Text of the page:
About the Program
Students investigate the causes and impact of crime, as well as methods of controlling criminal behavior.
Why study Criminal Justice at Roanoke College?
- Balance. Roanoke strikes a well-balanced approach-emphasizing a deep exploration of criminal justice issues and practices, as well as exceptional core communication and problem-solving skills.
- Perspective. With the primary spotlight on civil and criminal law, the major approaches criminality through political, sociological, scientific and psychological perspectives.
- Focus. At Roanoke, students have the flexibility to zero in on criminal justice coursework and opportunities that match their particular interests and goals.
- Roanoke offers students outstanding internship opportunities with regional police departments, probation offices, commonwealth attorney's offices, immigration centers and more.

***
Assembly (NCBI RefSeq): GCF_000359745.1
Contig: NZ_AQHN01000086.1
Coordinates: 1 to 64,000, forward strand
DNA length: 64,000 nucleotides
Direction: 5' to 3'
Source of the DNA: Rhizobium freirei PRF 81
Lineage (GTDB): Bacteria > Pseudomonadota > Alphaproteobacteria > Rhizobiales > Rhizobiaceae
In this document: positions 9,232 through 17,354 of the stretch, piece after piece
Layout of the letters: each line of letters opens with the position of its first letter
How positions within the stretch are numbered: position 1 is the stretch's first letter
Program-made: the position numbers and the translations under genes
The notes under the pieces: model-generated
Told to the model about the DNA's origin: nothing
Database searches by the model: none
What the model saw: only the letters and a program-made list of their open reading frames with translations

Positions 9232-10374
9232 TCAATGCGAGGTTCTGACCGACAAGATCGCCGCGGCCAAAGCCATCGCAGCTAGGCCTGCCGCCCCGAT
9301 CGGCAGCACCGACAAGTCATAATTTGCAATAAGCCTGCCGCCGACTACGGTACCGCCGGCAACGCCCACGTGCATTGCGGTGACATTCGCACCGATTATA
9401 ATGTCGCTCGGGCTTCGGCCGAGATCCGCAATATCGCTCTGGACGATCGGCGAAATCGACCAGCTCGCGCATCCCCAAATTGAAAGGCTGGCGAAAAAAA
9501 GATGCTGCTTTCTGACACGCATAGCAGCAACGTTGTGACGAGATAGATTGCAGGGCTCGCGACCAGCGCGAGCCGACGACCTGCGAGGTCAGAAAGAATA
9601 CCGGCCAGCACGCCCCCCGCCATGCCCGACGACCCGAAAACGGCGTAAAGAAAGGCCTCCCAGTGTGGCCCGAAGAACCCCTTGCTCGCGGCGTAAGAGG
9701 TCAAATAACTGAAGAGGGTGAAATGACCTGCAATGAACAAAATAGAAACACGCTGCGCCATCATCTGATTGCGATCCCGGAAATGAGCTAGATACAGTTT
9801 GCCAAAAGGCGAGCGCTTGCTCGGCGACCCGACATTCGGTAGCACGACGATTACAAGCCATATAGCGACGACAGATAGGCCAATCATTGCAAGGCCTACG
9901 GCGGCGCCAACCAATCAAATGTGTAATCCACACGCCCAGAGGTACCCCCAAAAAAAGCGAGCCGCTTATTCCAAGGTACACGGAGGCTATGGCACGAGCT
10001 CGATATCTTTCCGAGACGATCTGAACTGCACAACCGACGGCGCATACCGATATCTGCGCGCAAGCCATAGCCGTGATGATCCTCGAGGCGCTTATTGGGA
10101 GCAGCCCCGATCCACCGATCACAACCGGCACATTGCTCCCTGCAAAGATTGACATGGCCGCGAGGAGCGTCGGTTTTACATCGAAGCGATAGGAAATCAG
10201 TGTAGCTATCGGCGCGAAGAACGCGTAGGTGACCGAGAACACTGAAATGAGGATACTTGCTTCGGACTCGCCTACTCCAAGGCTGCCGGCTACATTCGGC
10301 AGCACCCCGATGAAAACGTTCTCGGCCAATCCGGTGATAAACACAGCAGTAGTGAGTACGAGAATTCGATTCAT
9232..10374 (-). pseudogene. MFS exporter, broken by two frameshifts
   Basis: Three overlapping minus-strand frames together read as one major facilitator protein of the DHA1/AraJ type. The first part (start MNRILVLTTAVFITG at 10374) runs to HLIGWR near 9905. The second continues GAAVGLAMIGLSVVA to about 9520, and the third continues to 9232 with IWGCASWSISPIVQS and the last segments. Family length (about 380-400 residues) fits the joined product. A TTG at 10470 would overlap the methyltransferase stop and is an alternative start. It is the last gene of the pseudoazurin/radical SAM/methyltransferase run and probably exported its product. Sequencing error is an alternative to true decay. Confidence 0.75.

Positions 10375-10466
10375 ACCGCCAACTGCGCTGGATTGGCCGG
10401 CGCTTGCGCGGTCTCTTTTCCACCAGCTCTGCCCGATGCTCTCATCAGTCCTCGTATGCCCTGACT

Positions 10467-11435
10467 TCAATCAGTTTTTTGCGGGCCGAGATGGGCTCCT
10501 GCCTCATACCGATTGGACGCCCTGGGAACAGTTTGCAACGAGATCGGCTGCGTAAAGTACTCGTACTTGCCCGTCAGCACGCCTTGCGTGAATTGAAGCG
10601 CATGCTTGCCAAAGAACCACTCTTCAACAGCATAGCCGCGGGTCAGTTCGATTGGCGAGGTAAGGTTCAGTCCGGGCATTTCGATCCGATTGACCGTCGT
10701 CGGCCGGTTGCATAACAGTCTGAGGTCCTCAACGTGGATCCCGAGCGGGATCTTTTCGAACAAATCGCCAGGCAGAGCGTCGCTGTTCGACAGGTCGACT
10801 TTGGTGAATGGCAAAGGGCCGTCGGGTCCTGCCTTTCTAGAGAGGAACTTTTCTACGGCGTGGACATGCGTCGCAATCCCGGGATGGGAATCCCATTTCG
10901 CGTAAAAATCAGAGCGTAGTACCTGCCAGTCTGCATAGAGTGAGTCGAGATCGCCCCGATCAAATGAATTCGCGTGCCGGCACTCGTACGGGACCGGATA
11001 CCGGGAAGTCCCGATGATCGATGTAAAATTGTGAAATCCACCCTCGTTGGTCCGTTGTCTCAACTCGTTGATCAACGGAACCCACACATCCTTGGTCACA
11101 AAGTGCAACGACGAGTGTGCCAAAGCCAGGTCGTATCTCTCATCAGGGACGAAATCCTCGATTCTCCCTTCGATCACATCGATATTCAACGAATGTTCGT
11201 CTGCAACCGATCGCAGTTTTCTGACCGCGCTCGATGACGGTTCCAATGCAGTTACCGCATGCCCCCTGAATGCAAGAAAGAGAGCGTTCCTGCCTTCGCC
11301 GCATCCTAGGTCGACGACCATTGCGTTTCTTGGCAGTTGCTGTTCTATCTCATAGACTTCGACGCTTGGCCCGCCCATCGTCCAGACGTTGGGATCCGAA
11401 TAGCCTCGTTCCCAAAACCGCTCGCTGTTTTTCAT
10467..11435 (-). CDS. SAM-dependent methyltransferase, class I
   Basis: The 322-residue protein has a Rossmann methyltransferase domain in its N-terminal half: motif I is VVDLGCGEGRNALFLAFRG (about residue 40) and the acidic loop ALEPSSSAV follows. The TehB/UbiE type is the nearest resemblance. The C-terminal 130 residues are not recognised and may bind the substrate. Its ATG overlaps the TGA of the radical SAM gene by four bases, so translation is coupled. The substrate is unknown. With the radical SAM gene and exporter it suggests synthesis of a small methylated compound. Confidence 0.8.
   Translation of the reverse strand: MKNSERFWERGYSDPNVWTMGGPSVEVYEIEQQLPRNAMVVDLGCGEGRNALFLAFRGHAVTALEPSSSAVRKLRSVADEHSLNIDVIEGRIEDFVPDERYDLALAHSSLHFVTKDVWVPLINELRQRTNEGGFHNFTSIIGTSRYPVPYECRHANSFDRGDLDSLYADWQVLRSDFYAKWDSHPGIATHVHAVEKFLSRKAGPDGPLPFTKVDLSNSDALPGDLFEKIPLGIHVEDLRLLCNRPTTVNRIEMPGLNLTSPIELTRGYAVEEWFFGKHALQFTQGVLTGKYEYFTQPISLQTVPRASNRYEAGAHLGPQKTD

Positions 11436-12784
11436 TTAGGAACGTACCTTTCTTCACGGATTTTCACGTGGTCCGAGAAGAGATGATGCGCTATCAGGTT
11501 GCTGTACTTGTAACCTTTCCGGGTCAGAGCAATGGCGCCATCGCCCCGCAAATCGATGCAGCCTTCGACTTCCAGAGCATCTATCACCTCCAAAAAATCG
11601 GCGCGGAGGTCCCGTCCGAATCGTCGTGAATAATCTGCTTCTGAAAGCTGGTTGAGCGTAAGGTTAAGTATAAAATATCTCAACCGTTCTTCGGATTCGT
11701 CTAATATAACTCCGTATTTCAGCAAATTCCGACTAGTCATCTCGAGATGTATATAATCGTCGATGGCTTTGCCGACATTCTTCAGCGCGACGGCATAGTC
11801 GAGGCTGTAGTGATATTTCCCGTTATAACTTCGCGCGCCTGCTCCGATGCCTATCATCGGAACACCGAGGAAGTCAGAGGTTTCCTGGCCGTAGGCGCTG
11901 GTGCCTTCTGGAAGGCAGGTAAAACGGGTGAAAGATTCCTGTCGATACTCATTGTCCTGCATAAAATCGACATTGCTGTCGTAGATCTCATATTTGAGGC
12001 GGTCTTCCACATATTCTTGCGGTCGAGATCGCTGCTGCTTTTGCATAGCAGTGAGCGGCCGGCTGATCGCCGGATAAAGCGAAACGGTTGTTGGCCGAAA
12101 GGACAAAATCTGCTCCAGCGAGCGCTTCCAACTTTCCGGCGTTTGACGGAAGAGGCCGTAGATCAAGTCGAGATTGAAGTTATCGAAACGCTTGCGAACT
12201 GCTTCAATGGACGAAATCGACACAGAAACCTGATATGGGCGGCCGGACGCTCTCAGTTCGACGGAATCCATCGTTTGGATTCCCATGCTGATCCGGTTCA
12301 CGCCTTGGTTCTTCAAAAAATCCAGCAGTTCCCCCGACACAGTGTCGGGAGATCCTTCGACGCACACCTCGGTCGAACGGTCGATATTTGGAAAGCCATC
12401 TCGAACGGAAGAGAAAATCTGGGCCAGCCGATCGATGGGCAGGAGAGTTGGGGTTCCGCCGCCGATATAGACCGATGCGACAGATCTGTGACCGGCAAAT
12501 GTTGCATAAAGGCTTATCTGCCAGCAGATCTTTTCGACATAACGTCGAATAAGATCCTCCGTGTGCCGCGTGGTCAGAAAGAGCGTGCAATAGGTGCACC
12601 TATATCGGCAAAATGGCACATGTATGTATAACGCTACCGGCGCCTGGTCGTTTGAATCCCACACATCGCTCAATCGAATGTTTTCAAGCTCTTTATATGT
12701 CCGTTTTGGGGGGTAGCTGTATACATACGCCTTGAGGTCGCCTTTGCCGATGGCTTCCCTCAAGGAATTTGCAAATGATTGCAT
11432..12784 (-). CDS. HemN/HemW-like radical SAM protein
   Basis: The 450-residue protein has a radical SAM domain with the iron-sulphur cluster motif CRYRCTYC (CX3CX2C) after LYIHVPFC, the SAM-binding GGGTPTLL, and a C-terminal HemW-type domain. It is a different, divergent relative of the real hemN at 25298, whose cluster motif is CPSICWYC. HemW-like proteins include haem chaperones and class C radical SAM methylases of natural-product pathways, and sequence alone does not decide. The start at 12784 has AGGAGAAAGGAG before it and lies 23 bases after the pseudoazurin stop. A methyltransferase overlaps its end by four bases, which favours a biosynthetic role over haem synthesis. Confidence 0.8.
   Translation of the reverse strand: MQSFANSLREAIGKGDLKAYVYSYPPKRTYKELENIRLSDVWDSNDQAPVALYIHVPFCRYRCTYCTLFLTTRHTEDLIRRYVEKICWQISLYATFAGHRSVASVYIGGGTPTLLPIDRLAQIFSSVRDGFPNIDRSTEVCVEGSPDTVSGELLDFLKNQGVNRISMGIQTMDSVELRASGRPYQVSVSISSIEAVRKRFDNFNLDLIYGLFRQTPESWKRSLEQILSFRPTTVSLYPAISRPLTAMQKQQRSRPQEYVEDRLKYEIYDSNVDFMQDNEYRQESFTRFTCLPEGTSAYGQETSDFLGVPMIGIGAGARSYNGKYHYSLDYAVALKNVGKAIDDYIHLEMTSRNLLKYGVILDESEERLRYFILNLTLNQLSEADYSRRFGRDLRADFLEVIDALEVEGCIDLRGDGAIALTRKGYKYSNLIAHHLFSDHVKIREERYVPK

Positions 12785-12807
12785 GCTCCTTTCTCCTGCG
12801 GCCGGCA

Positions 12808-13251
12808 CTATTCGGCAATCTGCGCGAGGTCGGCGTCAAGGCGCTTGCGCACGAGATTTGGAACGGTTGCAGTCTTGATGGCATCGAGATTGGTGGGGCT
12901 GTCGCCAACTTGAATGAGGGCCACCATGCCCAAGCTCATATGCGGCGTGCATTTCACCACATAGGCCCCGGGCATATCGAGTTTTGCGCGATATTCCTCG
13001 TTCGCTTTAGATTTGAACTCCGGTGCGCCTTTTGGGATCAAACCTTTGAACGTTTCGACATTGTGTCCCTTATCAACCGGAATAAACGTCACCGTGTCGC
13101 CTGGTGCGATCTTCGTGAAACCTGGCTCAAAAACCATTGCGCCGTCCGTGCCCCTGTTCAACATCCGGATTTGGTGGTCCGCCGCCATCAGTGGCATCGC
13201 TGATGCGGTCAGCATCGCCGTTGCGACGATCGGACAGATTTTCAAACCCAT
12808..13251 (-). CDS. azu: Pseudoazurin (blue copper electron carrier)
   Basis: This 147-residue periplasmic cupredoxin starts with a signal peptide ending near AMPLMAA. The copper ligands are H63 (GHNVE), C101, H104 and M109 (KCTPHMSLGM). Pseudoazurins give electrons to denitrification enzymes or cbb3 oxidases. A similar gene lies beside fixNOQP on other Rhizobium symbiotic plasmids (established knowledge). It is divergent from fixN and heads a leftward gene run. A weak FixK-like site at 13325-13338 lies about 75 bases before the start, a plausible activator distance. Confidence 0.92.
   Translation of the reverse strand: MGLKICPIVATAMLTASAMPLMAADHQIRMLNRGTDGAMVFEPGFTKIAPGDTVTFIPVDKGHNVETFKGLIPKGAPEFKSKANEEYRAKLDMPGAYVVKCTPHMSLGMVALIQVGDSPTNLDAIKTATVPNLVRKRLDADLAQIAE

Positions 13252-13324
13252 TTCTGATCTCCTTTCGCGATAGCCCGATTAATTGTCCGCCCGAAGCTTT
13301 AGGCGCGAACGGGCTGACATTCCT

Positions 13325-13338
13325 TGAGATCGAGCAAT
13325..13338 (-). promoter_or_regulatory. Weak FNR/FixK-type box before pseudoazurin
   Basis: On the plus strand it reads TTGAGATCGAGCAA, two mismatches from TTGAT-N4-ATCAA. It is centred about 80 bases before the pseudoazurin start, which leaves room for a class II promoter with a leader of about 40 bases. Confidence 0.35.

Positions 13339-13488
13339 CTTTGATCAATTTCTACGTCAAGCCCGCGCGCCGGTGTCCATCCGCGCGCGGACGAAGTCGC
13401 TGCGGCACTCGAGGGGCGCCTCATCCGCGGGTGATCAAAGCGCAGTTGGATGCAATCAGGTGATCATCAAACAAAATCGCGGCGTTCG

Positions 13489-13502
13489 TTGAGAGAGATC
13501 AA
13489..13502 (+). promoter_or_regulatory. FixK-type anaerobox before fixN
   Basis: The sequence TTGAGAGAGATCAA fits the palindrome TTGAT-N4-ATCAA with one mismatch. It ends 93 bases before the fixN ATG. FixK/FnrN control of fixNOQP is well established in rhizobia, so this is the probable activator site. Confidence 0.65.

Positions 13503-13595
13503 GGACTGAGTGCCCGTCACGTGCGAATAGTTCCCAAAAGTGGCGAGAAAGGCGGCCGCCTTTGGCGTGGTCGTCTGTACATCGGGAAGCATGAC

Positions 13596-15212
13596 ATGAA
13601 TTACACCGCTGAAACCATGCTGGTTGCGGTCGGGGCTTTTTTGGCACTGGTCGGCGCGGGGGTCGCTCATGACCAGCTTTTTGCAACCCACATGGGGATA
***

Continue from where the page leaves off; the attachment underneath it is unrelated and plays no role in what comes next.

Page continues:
- Further, Roanoke's Washington Semester gives students the chance to complete federal internships with agencies such as the U.S. Marshall Service, Secret Service, U.S. Probation Office, and Bureau of Alcohol, Tobacco and Firearms.
- Criminal justice students engage with speakers who come to campus through the Fowler and Turk lecture series. Past guests include Sister Helen Prejean, author of Dead Man Walking and a leading advocate for the abolition of the death penalty; Piper Kerman, author of Orange is the New Black; and Mary Badham, the actress known for her role as Scout in the 1962 film To Kill a Mockingbird.
- Students can complete in-depth research through independent studies, as well as funded research in the Summer Scholars and Undergraduate Research Assistants programs.
- Short- and long-term travel experiences are available through May Term and Study Abroad.
Criminal justice majors at Roanoke go on to careers in law enforcement, criminology, government, executive management, protective services, law and social work. Students are also well prepared to enter into graduate programs in criminal justice and related fields. Learn more.